What has 5 kick-ass reasons, 4 steps & 2 reminders to help you stay sane when entering writing contests? Today’s recycled post, of course 😉
5 Kick-Ass Reasons to Enter Contests:
#1 Putting your writing out there. Sure it’s a risk, and it’s scary, but at some point, if you want to become a published writer, this is a necessary step. Contests are a way to get your feet wet.
#2 Unbiased feedback. This is huge. Because sometimes your sister or best friend doesn’t want to hurt your feelings or doesn’t know enough about writing to give helpful feedback. It’s wonderful to get a judge who loves, loves, loves your writing. Save those entries to pull out and read on those tough “what the heck am I doing trying to be a writer” days. Those days when you’ve gotten nothing but “R”s in your in-box? Yup, those are the perfect days to reread the comments from those judges and know that somewhere out there- there are readers just like them who will love your work.
Even better than a judge who loves your entry? A judge who doesn’t. I have gotten some darn good feedback from a judge or two who really didn’t connect with my writing/voice. Really good. So read through the comments from these judges carefully. Some of the comments you might disagree with, but I’m betting some of their comments are spot on.
#3 Exposure. Yup. Contests are a way to get your name out there. Someone will see your name on a contest finalist list or maybe even judge your entry and like it so much they end up tracking you down. When your writing is at the point that you start to final more often, you get your writing in front of Final Round judges who are agents or editors. Do you suck at writing query letters and does the thought of pitching makes you want to throw up? Sure, you’ll still have to learn to do those, but a contest final might be a foot in the door.
#4 Query Fodder. Final or win 1st place in a contest? Put it proudly in your well-written query letter. It’s a thing. It counts.
#5 Separating the Wheat from the Chaff. I don’t know about you, but I find a contest (or a sub) helps me really look at my writing with discerning eyes. That opening chapter I loved? It looks very different when I think about a judge, an agent or an editor reading it. When an entry is the first 5k words or an agent asks for the first 10 pages…you need every word to count. It’s easier to see the “too much backstory” or over-long descriptions, or the boring bits when you’ve got a limited space to showcase your writing. Entering a contest can also be a tool to set a deadline to finish your book. Nothing like a real deadline to light a fire under your yoga pant covered writer’s butt. I have only entered contests with completed m/s’s, but I know many who this has worked for. I have used a contest to help me get stalled revisions going.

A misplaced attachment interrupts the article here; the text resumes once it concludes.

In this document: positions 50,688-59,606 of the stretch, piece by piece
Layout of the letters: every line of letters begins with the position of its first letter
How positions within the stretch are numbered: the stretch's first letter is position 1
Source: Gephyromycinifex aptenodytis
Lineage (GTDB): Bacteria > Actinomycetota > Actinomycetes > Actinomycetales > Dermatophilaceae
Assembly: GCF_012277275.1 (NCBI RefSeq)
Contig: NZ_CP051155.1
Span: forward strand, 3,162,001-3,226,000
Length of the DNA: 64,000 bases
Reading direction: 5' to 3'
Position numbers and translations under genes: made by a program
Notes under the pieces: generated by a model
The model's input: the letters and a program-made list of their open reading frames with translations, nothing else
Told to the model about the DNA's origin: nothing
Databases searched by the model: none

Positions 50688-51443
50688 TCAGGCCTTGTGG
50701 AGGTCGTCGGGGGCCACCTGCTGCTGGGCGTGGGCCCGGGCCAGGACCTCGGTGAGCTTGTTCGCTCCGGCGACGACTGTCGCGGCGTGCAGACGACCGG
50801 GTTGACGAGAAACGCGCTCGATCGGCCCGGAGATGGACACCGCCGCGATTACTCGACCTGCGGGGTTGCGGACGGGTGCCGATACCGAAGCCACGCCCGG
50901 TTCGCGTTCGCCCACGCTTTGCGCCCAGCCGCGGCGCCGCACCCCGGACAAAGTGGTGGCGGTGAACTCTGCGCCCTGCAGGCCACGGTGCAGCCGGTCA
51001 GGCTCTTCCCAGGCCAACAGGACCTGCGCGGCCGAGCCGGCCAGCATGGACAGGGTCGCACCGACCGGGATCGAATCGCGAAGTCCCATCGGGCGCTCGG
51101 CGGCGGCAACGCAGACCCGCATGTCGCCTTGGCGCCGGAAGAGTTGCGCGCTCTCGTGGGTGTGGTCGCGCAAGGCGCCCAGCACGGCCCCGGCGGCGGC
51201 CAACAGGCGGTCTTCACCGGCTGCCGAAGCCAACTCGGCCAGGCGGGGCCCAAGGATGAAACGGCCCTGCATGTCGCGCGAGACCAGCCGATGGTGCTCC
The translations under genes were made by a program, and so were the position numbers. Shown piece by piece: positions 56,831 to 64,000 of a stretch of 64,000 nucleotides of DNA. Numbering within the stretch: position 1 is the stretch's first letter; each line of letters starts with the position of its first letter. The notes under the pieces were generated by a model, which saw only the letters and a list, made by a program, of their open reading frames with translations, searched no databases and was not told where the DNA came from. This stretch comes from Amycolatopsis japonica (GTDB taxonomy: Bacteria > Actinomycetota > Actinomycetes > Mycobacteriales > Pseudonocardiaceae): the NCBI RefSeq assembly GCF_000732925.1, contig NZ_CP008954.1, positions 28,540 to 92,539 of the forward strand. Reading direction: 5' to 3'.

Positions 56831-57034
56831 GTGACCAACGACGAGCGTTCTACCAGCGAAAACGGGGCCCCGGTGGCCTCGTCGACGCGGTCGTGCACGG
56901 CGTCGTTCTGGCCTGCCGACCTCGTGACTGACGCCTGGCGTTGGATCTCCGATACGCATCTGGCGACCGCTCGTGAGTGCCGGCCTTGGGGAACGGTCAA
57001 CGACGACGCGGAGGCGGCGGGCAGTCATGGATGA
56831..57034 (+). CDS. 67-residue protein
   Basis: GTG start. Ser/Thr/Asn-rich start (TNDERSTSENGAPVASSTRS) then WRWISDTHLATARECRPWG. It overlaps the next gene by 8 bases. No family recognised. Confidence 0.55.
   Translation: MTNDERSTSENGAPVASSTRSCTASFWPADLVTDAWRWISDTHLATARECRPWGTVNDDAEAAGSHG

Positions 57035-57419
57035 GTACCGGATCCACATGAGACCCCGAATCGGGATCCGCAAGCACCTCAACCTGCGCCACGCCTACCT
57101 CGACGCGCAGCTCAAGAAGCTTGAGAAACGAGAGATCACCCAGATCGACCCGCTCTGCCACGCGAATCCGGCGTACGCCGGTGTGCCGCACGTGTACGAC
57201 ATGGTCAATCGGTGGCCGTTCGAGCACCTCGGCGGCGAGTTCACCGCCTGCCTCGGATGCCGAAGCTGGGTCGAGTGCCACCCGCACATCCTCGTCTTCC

4 Steps to Being A “Winner” Every Time:
So for every writing contest you enter but don’t final in …please remember, you didn’t lose. If you look at all the good reasons to enter a contest, you’ll end up with a better manuscript. And that’s a good thing, yes? So…
1st: Pat yourself on the back for putting your writing out there. It isn’t easy to open yourself up to criticism. Yay, you!
2nd: Take that unbiased feedback and run with it. Use what makes sense and discard what doesn’t.
3rd: If you connected to other writers, keep that communication going. Writing is such a solitary endeavor so it helps to have other writer friends to support each other. Exposure is a double edged sword, so be smart and kind out in the www (wild wacky world) of social media.
4th: Use contests to help you see your writing from a judge’s, an agent’s or an editor’s perspective. Is your first line great? Does your 1st page draw you in? Does the first chapter leave you wanting to keep turning the pages? Did you slice and dice all the boring parts?
2 Reminders to Keep You Sane:
~The infamous “East German Judge” is doing you a favor. No, seriously, she is! You know, the judge who shreds everything about your writing while trying to shred your confidence too. By the time she’s done commenting on your entry, you know that she hates your writing, your premise, your lack of grammar knowledge, and probably “your little dog too.” This can be devastating to read, especially for a new writer just starting out, and we wish this didn’t happen, but…I imagine this is what a scathing review feels like. And some readers will leave scathing reviews. My advice if you have a run in with the EGJ, let’s call her Helga, is take a deep breath and let it go. That’s what you’ll have to do with a bad review. So Helga is really doing you a favor by helping you prepare for when you’re a published author. Danke Schoen, Helga. 😉
~Remember how subjective writing is. Contest judges are readers too. No one book can be adored by everyone. If you have a strong voice, you often get the yin-yang of scores. Very high + very low. And you’re thinking, did they read the same entry? Yes, it’s hard, but don’t let any contest results dim your goals. Sure you can wallow for a day or two. Then get your butt back in the saddle and get writing. Remember that not everyone will love your writing and try not to get discouraged. Write for yourself and write for the readers who do love your writing.
(*Edited to change font)